Intel’s Atom powered smartphones and tablets shown off

By on December 22, 2011
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Optimized web browsing & apps performance for Android.

Intel has been behind the curve when it comes to mobile processors in smartphones and tablets. While their success in the desktop and mobile processors for laptops is undeniable, other manufacturers like ARM, Texas Instruments and Nvidia have taken up huge chunks of this incredibly growing market.

Recently Intel provided reference design smartphones and tablets to various manufacturer with their ‘Medfield’ processor powering Android Gingerbread. ”We expect products based on these to be announced in the first half of 2012,” said Stephen Smith, vice president of Intel’s architecture group to Technology Review who were lucky enough to check out the prototype in person.

The phone was powerful and pleasing to use, on a par with the latest iPhone and Android handsets. It could play Blu-Ray-quality video and stream it to a TV if desired; Web browsing was smooth and fast. Smith says Intel has built circuits into the Medfield chip specifically to speed up Android apps and Web browsing.” Apparently the Medfield was optimized to improve the browsing experience on Android smartphones, as well as running apps faster.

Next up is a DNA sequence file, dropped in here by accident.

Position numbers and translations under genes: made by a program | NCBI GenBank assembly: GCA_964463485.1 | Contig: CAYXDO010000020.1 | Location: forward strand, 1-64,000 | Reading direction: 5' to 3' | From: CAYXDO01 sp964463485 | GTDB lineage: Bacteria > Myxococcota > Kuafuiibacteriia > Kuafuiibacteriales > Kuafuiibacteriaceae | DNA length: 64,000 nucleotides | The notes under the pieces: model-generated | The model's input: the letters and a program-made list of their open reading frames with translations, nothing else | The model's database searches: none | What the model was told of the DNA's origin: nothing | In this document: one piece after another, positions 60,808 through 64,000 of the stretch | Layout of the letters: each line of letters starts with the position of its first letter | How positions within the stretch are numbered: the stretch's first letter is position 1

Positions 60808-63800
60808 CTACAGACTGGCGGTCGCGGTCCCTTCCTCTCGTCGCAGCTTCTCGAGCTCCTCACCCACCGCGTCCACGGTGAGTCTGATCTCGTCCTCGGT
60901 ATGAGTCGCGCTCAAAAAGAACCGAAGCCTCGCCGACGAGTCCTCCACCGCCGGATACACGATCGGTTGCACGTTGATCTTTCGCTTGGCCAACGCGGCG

As far as the Medfield powered tablet is concerned, it was seen running Android Ice Cream Sandwich. While the screen size was slightly larger than the iPad 2, it was just as thin and light. “They can use as much or as little of the reference design as they like,” says Smith.

This is our first offering that’s truly a single chip,” says Smith. The 32nm process is smaller than the currently popular 40nm process used by ARM processors, which means the Medfield runs much cooler and with lesser energy draw than its current competitors.

We will probably start production prototypes from various manufacturers as early as next month during CES, with large scale retail units out in the next 6 to 7 months. Could, the Medfield powered Android Ice Cream Sandwich tablet be the one hinted by Eric Schmidt as Google’s tablet of choice coming out in the next 6 months?


About

From auditing to editing, I now test and analyze the latest gadgets and games instead of the latest financial statements. Both jobs are equally intense and rewarding. When I'm not burning up hardware in the name of science, you'll find me nuking in DOTA 2 or engineering in TF2.

Comments
  • http://www.nystedt.org Magnus Nystedt

    “The 32nm process is smaller than the currently popular 40nm process used by ARM processors, which means the Medfield runs much cooler and with lesser energy draw than its current competitors.”
    Not sure that 32nm rather than 40nm in and of itself means cooler and less energy use, or?

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